OHIO — School officials have prohibited a high school student from distributing his independent newspaper at school, saying it would cause a substantial disruption.
Max Eden said Dwight Greer, an assistant principal at Beachwood High School, threatened him with suspension in early November if he attempted to distribute The Bison Blowhard on campus.
Greer, who did not return multiple calls seeking comment for this story, told a local paper, The Sun Press, that due to the Blowhard’s content there was a likelihood for disruption.
But Greer had not seen a hard copy of the paper before he made his decision, Eden said. He only had an idea about its content after word circulated among the student body about what the paper was going to cover.
According to the Sun Press, articles in The Blowhard described the football team as arrogant, said the homecoming queen election was rigged and described a dehumanizing hazing assembly, among other topics. The paper did not use any names.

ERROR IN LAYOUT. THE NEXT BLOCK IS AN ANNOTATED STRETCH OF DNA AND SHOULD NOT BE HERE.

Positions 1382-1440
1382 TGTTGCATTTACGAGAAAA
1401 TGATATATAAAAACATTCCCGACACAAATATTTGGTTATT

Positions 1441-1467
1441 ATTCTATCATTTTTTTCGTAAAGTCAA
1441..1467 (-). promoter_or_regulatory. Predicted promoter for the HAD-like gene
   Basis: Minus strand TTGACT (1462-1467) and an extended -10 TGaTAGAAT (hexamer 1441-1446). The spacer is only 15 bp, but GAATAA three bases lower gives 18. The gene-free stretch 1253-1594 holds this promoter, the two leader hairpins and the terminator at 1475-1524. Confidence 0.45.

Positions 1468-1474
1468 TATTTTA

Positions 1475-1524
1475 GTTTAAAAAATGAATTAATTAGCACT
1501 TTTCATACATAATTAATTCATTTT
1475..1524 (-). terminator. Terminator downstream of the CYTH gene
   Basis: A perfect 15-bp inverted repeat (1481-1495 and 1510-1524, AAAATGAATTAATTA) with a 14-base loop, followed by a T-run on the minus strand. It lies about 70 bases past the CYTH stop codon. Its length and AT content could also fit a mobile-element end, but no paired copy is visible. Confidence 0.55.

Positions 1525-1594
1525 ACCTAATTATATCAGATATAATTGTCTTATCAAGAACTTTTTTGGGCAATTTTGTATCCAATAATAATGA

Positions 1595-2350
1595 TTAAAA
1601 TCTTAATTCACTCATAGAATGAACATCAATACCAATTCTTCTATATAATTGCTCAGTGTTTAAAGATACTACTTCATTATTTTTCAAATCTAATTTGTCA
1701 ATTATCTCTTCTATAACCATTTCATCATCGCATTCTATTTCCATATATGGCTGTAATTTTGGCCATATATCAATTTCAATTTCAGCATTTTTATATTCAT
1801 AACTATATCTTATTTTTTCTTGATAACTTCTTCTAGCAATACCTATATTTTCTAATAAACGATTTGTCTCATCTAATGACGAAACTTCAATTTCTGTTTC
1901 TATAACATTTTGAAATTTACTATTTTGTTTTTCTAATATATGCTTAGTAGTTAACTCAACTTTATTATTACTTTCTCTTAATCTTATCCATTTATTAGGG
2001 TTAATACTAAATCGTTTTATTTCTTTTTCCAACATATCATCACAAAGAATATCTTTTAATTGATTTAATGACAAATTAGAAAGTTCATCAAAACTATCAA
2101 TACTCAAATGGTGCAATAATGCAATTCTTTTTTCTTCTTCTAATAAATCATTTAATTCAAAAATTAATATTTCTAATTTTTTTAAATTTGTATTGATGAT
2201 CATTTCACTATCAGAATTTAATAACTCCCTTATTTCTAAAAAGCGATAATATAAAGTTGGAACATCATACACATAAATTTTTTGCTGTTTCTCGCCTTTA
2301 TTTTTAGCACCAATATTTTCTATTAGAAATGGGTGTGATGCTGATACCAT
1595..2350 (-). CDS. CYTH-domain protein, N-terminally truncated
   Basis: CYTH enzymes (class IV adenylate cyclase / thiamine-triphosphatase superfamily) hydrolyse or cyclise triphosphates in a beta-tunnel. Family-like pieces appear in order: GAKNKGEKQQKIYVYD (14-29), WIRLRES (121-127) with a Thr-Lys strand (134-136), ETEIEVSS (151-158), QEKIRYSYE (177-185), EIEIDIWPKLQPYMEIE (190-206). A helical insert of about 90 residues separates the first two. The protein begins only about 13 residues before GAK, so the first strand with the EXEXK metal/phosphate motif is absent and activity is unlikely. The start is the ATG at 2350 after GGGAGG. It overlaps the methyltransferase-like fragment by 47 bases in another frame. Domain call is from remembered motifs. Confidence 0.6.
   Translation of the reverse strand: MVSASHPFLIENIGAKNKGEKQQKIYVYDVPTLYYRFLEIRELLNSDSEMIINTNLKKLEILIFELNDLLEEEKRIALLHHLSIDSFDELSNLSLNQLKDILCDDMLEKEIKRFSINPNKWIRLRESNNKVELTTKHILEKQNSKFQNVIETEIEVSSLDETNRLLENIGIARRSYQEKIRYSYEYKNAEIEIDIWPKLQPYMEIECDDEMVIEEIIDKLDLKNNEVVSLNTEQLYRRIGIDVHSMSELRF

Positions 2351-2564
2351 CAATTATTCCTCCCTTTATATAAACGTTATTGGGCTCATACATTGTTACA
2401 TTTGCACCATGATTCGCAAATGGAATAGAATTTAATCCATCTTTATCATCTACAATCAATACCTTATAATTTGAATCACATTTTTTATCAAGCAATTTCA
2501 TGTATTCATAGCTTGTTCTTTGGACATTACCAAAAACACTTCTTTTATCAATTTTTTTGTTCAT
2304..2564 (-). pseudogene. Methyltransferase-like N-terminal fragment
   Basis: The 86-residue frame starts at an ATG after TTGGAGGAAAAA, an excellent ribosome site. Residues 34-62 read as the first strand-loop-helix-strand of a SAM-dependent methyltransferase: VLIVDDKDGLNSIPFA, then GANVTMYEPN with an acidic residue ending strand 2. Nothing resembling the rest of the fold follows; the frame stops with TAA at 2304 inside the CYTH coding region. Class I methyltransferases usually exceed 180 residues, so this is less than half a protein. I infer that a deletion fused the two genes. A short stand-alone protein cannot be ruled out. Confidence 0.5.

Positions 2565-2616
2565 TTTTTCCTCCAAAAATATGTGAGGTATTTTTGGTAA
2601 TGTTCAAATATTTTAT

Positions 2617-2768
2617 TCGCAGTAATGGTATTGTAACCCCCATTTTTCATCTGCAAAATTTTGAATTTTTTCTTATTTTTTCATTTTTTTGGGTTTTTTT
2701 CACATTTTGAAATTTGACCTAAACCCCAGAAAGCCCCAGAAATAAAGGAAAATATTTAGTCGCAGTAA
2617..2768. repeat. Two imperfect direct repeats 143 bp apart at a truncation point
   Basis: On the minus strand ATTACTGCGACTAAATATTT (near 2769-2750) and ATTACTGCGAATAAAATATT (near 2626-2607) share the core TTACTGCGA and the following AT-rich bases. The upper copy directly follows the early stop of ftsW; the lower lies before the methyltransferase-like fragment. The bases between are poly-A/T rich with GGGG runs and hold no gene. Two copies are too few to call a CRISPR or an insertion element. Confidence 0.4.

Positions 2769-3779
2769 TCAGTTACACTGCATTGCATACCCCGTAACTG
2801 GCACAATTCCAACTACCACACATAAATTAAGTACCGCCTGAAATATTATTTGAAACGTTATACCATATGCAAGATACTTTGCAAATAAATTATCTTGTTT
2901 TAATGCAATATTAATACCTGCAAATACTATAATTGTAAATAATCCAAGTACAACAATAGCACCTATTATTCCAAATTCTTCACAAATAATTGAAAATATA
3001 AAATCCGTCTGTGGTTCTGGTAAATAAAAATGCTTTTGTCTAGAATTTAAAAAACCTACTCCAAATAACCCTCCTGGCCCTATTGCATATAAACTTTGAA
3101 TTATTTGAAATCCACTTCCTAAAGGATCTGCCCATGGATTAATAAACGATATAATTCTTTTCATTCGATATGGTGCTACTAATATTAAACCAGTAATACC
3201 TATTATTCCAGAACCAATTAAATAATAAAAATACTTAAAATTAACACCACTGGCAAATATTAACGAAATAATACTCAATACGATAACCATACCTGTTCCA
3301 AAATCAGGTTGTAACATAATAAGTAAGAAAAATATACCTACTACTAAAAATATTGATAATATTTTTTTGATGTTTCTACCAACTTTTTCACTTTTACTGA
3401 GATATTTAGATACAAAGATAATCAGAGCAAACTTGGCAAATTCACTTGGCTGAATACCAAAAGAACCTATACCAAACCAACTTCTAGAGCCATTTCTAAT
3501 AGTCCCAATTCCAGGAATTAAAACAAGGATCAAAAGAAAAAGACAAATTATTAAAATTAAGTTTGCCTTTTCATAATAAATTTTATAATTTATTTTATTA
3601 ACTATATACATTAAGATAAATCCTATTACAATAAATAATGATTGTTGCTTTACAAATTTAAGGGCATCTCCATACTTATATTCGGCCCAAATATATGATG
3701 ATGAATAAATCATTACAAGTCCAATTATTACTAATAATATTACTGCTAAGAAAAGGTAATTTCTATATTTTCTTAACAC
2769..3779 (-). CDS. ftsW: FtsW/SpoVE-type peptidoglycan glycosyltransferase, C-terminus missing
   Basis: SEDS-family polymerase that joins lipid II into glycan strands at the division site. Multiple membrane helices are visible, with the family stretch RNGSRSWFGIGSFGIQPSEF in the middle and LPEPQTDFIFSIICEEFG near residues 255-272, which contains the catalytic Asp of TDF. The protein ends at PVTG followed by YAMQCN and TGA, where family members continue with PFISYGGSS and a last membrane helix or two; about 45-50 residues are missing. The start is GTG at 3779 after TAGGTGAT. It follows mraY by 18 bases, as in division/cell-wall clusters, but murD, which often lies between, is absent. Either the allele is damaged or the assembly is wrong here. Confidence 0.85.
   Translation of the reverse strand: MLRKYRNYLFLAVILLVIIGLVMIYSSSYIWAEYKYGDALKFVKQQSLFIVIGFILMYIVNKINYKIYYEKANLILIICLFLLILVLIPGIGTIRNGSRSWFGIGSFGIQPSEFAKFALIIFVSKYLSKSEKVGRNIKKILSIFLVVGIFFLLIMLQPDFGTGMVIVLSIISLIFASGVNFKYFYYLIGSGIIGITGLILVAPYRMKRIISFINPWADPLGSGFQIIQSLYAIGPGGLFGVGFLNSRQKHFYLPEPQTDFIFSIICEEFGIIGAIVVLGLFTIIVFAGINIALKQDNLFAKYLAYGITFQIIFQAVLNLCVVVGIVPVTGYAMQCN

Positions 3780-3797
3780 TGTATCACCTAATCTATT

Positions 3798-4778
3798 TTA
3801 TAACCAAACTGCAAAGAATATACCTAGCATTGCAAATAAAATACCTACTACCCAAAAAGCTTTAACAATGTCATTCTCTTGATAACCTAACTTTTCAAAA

Eden said he told Greer he believed he was within his rights to distribute the paper under the 1969 Tinker v. Des Moines Supreme Court ruling. That ruling recognized that the First Amendment protects students’ free speech rights while at school.
Eden said Greer then told him that under Tinker, student speech can be censored if it is believed that the material will cause a substantial disruption.
Greer told Eden that "if you want to distribute it off school grounds then you have every right under your constitutional rights. But if you choose to distribute it on school grounds, you will be suspended, based on the likelihood that it will cause a disruption in the school," according to The Sun Press article.
To avoid suspension, Eden said he passed out 50 or 60 copies of The Blowhard at a local mall. He said there has not been a real reaction from students to the paper, except for classmates commending him for writing about issues that needed to be written about. The local library is also distributing the paper, he said.
Eden and his staff of three produced the newspaper on their own time. The newspaper is not sponsored by the school.
"I do plan on making another issue in January," Eden said, adding that he will take the paper to the administration to ask if it can be distributed at school, but that he will not make concessions over content.
If administrators want him to make changes he will just distribute the second issue at the mall as well, he said.
—by Clay Gaynor, SPLC staff writer